The Net has yet to tackle TV

Internet use is still growing. As people begin to access the Internet through their TV, the Web will come into competition with the most prevalent medium

On an average day in the UK, until about 4pm, patterns of Internet and TV use are similar, with some evidence that as one increases the other decreases slightly. However, after 4pm Internet usage dips and TV viewing really takes off.

The TGI Europa Internet 2000 report by BMRB, which looks at top-line data and basic demographics, builds a picture of Internet users having a diverse media diet, reflecting their busy lifestyle, mobility, wide-ranging interests and sociability.

The report looks at the UK, France, Germany and Spain and is based on a sample of 65,000 adults, of which over 13,000 are Internet users. This includes focusing on heavy and light users, people who shop online compared with those who do not, as well as home and work users.

BMRB divides Internet users into categories on the basis of point of access – such as home users compared with work users. Differences in usage can be noted in terms of frequency of access, the number of hours spent on the Internet and the number and popularity of activities online.

According to BMRB, year-on-year comparisons show that the greatest growth in Internet use is in Italy – with a 72 per cent increase in 2000. The UK, where the overall penetration is the highest, has had the lowest levels of increase from 1999 to 2000. At the same time, Internet use in the UK has grown by 23 per cent year on year in the same period.

The main factors influencing growth in Internet usage include the emergence of free Internet service providers (ISPs); declining telecoms charges; level of education (and presence of PCs in schools); Internet access in the workplace; presence of a PC in the home; and viable existing alternative sources (for instance Minitel in France).

The research corroborates the widely held view that the age of Internet users is strongly biased towards those aged under 45 years old, in all countries. In general, over two-thirds of all users are under 45, although this proportion is even higher in Italy and Spain (85 per cent and 80 per cent respectively). In Germany, the year-on-year increase in female users lags behind their male counterparts.

A comparison with 1999 TGI Europa data shows that the age profile of Internet users has altered only slightly. In all countries except Germany there has been an increased proportion of older (55-plus) users – although older users are still very much in the minority as a whole.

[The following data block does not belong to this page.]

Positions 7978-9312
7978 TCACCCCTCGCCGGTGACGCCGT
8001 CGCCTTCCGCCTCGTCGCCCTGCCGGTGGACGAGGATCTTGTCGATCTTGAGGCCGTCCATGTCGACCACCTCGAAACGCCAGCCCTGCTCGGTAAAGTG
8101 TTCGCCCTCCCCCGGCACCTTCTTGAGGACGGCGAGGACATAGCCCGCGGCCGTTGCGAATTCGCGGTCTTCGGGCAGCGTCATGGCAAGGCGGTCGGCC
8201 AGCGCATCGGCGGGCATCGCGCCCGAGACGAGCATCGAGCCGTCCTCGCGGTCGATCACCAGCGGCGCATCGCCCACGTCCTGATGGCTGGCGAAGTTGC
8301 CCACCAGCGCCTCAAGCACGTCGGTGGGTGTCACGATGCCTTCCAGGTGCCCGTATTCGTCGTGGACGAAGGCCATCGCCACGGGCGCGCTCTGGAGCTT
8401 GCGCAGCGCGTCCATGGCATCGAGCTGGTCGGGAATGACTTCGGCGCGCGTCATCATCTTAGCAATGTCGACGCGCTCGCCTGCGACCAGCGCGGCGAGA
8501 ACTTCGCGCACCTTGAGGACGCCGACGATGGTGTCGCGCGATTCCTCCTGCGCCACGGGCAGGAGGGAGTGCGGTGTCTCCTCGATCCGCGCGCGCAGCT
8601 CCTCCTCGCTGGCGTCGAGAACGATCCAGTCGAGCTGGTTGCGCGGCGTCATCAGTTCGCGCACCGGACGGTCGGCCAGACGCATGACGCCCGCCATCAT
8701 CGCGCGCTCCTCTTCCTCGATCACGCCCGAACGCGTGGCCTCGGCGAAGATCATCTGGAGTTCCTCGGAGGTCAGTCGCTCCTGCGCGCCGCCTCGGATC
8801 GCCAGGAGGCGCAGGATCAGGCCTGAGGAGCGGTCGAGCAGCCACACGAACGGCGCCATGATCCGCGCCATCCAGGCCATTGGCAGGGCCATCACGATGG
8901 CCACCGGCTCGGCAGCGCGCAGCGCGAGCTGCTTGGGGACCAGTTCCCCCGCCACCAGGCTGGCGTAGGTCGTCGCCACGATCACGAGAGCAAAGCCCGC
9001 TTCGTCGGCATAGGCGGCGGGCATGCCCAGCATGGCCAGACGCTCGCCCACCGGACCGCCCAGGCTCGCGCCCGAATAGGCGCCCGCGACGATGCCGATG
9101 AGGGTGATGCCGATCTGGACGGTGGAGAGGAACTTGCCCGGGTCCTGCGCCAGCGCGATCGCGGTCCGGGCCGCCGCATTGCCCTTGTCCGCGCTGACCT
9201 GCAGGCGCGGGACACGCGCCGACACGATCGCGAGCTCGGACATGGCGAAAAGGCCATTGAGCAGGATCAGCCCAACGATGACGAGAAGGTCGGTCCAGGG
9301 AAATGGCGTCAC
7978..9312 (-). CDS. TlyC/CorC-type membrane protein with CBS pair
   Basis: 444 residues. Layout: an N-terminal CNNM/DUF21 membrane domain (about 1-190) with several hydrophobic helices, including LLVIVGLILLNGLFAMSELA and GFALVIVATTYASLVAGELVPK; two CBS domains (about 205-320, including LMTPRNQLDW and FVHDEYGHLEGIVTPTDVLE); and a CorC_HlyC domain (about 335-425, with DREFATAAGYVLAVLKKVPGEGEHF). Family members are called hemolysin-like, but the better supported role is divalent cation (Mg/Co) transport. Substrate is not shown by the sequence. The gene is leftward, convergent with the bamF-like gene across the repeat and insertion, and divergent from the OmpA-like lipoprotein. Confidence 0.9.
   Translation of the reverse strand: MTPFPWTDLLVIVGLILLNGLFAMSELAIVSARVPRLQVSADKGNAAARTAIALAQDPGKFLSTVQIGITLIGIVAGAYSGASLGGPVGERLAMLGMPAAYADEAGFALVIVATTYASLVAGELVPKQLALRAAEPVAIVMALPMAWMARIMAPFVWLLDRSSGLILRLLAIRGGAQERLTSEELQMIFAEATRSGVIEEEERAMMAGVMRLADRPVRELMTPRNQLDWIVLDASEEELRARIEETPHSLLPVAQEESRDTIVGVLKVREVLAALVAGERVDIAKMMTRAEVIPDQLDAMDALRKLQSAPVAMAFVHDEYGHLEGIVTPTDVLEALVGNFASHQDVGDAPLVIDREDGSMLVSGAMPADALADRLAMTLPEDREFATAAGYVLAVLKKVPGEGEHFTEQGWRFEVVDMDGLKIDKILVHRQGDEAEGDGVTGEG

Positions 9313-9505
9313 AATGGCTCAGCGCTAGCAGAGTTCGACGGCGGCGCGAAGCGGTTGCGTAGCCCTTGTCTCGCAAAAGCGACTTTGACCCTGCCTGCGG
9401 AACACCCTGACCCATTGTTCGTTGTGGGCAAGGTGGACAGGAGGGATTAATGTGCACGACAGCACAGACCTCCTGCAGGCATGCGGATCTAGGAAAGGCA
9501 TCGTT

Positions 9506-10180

Comparing heavy and light users and their relationship with new technologies, it becomes clear that prolific Internet users (those spending 20 hours or more a month online) are driving acquisition in new technology markets. The profile of such heavy users strongly matches that of the early technology adopter – who is predominantly male, under 45, affluent and well educated.

On the issue of ownership of personal electronic organisers between heavy and light home Internet users, BMRB reveals that the largest ownership gap is seen in France, where penetration of such electronic organisers is more than twice as high for heavy home Internet users.

The personal electronic organiser is an emerging Internet platform competing with the conventional PC. The PC is also having to compete with the likes of mobile phones, digital TV platforms plus set-top boxes, games consoles and Internet kiosks.

The TGI survey says that online shoppers are much more likely to agree with statements such as “I love to buy new gadgets and appliances”, while focusing on new technologies. This may explain why software and hardware tend to be among the top five items and services bought on the Internet.

The analysis of Internet consumers’ attitudes indicates that online shoppers in all the European countries are happy to pay extra for good quality and will also treat themselves to items they do not really need. This is one common feature among all Internet users but stronger among online shoppers.

The research asks what Internet users are doing when they are not accessing the Internet and, more specifically, is the Internet having an impact on the levels of consumption of other media? Using the TGI Europa time diary, BMRB says that it is possible to track Internet use across any day of the week.

In the UK, Internet use is at a steady peak from 7pm to 11pm, whereas the TV viewing peak drops dramatically after 10pm. It is true that Internet usage levels are far lower than those of TV, however the competition for attracting audiences in the evening between Internet and TV is likely to intensify and this is chiefly because of the availability of Internet access via the TV.


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